It’s not anti-psychiatry to question to question diagnoses made subjectively and modeled on middle-class norms.I wrote this on my Tumblr a few days ago after a long exile. There's been a change, particularly in leftist-activist circles from shaming those who seek mental health care, to shaming those who question it. That there's less stigma surrounding mental illness than there was a decade ago is a good thing, but the way we talk about mental illness, particularly when it intersects with poverty, needs nuance.
It’s not anti-psychiatry to point out that African-Americans presenting with similar symptoms to whites are more likely to be diagnosed with schizophrenia, which carries with it far greater stigma than major depression or bipolar disorder.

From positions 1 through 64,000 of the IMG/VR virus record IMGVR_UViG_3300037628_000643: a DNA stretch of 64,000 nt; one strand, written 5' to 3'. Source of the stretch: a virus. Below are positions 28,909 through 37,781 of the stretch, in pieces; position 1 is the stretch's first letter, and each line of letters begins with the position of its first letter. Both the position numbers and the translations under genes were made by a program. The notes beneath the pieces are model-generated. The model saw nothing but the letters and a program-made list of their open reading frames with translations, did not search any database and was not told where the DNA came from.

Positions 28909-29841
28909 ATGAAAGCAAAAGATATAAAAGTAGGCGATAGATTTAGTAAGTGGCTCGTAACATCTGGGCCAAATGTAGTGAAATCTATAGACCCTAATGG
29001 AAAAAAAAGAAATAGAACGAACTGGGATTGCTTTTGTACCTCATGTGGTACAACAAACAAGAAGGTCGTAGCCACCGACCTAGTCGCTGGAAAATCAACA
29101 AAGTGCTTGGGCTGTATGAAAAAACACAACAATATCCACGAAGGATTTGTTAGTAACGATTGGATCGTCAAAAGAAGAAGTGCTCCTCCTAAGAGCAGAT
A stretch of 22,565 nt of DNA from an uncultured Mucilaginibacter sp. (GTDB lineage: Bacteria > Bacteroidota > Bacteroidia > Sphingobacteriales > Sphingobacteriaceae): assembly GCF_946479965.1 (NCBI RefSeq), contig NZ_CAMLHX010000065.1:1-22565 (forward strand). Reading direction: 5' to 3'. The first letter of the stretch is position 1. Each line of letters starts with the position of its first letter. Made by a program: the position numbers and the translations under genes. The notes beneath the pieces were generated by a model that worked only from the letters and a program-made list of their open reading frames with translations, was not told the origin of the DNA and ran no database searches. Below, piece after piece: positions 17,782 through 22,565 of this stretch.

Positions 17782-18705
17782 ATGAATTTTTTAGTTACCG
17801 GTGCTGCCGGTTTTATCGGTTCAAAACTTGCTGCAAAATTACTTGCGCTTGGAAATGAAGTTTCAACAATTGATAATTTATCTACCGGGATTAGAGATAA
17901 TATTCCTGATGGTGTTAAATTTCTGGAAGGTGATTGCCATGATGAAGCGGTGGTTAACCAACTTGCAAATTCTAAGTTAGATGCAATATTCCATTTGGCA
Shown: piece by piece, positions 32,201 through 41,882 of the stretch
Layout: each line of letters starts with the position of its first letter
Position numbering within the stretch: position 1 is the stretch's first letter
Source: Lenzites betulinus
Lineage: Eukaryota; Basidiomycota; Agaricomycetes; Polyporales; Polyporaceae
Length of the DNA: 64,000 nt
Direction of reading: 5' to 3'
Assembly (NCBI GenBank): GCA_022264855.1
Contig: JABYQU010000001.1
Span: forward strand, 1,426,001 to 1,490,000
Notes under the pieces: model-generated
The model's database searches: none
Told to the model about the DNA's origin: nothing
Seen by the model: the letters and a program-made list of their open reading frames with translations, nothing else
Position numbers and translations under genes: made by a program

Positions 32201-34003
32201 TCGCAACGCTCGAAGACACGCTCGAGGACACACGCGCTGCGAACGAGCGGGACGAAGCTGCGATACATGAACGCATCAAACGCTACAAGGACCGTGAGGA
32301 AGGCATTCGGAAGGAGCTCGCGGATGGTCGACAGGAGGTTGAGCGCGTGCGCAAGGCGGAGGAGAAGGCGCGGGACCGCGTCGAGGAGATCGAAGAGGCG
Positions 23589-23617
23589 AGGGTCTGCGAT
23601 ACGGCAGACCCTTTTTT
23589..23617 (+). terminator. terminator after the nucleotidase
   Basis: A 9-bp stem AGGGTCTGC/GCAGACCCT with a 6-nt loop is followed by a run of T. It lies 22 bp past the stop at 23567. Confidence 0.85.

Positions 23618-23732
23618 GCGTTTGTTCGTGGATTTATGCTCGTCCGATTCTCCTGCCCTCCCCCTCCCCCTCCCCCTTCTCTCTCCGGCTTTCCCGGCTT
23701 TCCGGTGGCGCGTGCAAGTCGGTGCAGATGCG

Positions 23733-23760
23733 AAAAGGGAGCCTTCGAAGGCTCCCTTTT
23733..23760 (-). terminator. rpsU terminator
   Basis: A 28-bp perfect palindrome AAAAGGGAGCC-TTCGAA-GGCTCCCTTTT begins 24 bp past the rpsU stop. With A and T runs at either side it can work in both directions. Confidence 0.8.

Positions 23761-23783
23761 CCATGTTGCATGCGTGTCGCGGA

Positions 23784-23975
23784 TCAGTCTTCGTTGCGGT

It’s not anti-psychiatry to suggest that poor people don’t just lack mental health resources, but also the language of mental health in general, therefore less likley to seek out those resources...
In The Noonday Demon, Andrew Solomon writes: "If you're way down on the social ladder, however, the signs [of depression] may be less immediately visible. For the miserable and oppressed poor, life has always been lousy and they've never felt great about it." It's simple and, to be frank, slightly patronizing, but at least depression among poor people gets a meaty chapter, and he touches on more than the lack of resources. This is usually where most people stop: just give them better health care, free insurance, etc. But that alone doesn't build trust in institutions, and when you've grown up with the idea that institutions work against you, all the free health care in the world isn't going to change that.